Does the Scott Administration Want to Kill the Green Mountain Care Board?

by Hamilton E. Davis

   Vermont is now a little over a month into the first full year of its health care reform’s execution phase, and things are moving along fairly smoothly, at least as smoothly as one might expect for such a fraught public policy enterprise. The Green Mountain Care Board has cut the historic rate of annual hospital budget increases in half, and OneCare Vermont is expanding its 30,000-patient 2017 Medicaid base in northwest Vermont to roughly 122,000 Medicaid, Medicare and Blue Cross patients across much of the rest of the state. So far, so good.
   The Legislative session, meanwhile, is in full swing, accompanied by no more than the normal angst. The House Health Care Committee is continuing its efforts to figure out how the system is supposed to work; the Senate is working on legislation to permit importing cheap Canadian drugs, a good idea; and whether to shift all primary care financing to a state tax, a terrible idea that will attract a ton of feel-good support, but which is certain to run into Governor Phil Scott’s core governing principle—no new taxes. None of this activity is directly related to the way the reform project actually works.
   Underneath this relative tranquility, however, powerful anti-reform currents are at work that pose a real threat to the Vermont project. One such current is the lack of effective political leadership for reform in either the governor’s office, or in the Legislature. The second is the reluctance of a significant minority of primary care doctors in the state to accept the proposition that the delivery system needs to be restructured. (That, in fact, is the source of support for so-called Universal Primary Care, now on the table in the Senate). The tiny corps of adepts that constitute my readership will recognize that I have written about the issue of political leadership before; I return to it now because it has moved closer to the surface, and, moreover, because there is a new target—the Green Mountain Care Board itself. That constitutes real danger: the success of reform in Vermont depends on the intricate dance between OneCare Vermont, and by critical extension, UVM, and the Green Mountain Care       Board. Both of those players need to bring their A games every day or the project could be crippled. The hard question now is how to assess the threat…

The Mike Smith Caper

   A few months ago, Governor Scott nominated Tom Pelham, who served as Tax Commissioner in the Dean and Douglas administrations, to fill the vacancy on the Green Mountain Care Board created by the retirement of Con Hogan. Pelham had spent the Shumlin years in the governmental wilderness and during that time he published some commentary on state financing from a fairly conservative perspective.
   In the light of that background, the advocacy group Rights and Democracy urged the Vermont Senate to refuse to confirm Pelham for the Hogan seat. The advocacy group cited three Pelham commentaries in VTDigger and The Rutland Herald; these touched on health care reform, but their main thrust was a critical riff on the spending proclivities of state government, especially the Legislature. I count myself among those who strongly support the Vermont health care reform project, but I could find nothing in any way unreasonable, factually wrong, or poorly argued in these articles. In any case, Pelham is now sitting on the Board and is certain to be confirmed.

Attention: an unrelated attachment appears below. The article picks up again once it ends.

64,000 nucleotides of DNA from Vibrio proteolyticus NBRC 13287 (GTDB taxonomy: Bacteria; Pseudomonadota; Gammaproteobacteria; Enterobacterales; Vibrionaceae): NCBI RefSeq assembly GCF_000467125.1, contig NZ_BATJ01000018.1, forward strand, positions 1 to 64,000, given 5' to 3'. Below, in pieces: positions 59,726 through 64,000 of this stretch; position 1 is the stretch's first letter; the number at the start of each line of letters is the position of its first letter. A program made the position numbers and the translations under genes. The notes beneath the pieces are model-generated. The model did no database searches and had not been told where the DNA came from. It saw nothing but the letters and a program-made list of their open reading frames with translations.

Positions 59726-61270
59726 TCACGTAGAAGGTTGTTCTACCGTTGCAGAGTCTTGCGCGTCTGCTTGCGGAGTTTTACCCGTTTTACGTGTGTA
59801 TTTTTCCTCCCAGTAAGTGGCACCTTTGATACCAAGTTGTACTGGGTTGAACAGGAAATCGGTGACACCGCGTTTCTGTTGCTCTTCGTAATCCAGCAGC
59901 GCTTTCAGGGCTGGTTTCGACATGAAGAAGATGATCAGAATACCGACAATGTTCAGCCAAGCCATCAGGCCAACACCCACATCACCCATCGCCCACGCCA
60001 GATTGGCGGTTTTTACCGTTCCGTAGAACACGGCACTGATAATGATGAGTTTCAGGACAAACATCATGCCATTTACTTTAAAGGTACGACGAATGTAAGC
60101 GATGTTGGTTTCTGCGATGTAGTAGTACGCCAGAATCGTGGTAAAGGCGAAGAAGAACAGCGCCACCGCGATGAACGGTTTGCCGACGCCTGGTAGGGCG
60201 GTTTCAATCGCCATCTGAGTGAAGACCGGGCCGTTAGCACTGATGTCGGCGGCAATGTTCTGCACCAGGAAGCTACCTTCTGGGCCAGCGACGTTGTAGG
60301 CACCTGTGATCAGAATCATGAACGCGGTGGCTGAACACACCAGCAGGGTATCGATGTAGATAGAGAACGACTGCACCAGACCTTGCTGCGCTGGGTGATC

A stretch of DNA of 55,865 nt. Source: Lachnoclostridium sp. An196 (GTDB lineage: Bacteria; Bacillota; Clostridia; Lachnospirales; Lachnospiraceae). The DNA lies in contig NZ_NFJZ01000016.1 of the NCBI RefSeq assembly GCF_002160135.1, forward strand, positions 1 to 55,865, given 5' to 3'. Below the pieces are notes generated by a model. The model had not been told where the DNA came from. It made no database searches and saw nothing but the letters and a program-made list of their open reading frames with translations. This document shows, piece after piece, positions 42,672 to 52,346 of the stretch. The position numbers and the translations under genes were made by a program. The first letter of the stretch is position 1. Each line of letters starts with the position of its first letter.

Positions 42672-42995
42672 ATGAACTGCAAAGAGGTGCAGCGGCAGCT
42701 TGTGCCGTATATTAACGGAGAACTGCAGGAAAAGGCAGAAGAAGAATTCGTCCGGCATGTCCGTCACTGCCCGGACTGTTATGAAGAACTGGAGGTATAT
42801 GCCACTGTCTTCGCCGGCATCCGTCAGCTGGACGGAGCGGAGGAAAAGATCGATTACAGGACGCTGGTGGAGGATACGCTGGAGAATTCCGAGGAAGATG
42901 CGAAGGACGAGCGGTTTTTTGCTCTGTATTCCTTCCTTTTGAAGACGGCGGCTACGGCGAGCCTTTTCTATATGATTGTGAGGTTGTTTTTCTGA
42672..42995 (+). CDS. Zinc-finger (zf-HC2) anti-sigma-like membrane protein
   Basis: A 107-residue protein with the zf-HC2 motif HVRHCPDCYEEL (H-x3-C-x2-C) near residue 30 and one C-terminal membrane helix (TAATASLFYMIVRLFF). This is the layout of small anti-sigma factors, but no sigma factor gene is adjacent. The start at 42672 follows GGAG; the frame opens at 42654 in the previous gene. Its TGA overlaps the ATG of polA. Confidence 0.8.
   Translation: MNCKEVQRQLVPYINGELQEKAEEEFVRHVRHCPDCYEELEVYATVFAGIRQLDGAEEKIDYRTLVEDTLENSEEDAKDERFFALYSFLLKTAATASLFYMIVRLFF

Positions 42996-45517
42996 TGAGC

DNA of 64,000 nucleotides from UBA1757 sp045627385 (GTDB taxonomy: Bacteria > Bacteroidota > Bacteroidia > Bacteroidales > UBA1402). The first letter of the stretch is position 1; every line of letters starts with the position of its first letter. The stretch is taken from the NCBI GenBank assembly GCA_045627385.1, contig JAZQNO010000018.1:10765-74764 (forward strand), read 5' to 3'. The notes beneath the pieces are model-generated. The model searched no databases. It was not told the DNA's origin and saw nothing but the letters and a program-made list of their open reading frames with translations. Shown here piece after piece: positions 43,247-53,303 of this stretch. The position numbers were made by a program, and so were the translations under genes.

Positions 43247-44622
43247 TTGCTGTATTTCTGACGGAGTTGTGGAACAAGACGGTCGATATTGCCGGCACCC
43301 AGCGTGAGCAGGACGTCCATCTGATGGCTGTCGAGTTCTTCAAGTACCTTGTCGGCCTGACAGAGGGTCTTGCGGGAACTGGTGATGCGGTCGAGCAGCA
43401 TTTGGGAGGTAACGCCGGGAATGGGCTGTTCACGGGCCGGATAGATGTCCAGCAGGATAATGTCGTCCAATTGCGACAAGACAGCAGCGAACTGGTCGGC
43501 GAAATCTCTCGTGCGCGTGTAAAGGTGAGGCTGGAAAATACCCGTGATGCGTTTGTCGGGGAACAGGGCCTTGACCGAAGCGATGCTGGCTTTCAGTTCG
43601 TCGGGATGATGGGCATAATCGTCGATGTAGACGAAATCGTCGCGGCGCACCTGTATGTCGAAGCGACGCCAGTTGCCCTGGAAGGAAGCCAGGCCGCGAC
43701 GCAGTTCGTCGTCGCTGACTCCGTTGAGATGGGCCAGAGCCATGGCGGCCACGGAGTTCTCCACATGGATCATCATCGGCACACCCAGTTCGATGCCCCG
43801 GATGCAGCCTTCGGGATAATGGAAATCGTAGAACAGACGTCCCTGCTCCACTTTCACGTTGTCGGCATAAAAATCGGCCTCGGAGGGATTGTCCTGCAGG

There is no way yet to tell where Pelham will come down on the substance of the issues before the Board. He could turn out to be bent on undermining reform—or not. My inclination is to take him at his word that he supports the All Payer Model, the litmus test in the reform era. The deeper significance of the Pelham issue in the near term is not so much his appointment as some of the reaction to it.
   I am referring here to a column written for VTDigger by Mike Smith, who also hosts a radio program on policy and political issues. (He recently retired from his commentary gigs)  Smith’s direct political experience was as Secretary of Administration in the Douglas administration; in that capacity he was Tom Pelham’s boss. He was also a close colleague of Jason Gibbs, who served in several key posts under Douglas and who now serves as Chief of Staff to Governor Scott. Smith is not just a talking head, Smith is connected. So, it’s worthwhile looking closely on what he wrote. 
   Smith’s argument runs along these lines: the Green Mountain Care Board was created to “oversee and regulate the state’s planned single-payer health care system” and as a means toward that end was empowered to recruit a fully elaborated technical and policy staff. Smith asserts that the death of the financing aspect of single payer has so changed the reform environment that the mission of the Board needs to be significantly recast, and while Smith doesn’t say this directly, downgraded…some of his commenters on Digger interpret this, accurately I think, to mean the Board should be repealed. In fact, there is now  a bill in the House that would repeal the Board, although no action on that is likely. 
   Irrespective of this last point, the real issue is whether the Board is doing what it should be now; in other words, whether Smith’s assumptions are valid. In my view, his assumptions are totally and demonstrably wrong. He has a right to his opinions, of course; and it’s not as though he doesn’t have company. Spend some time in the Senate and House health care committees and you will see very quickly that there is considerable opposition to the reform track the state is on. And it isn’t just in Vermont: much of the national press gave up on Vermont reform when the financing side went away; so did at least some of national health policy community.
   So, Smith and these other policy players are all wrong? Yes, precisely, totally. Herewith the case:
   The first single payer health care system in North America debuted in Canada in 1984. The going-in system was fee-for-service with multiple payers. In their new system, the Canadian national and provincial governments picked up all the costs, and raised the money through taxation. At the patient level, the care was free. The structure of the hospital system remained the same: doctors and hospitals competed with one another and got paid per episode of care.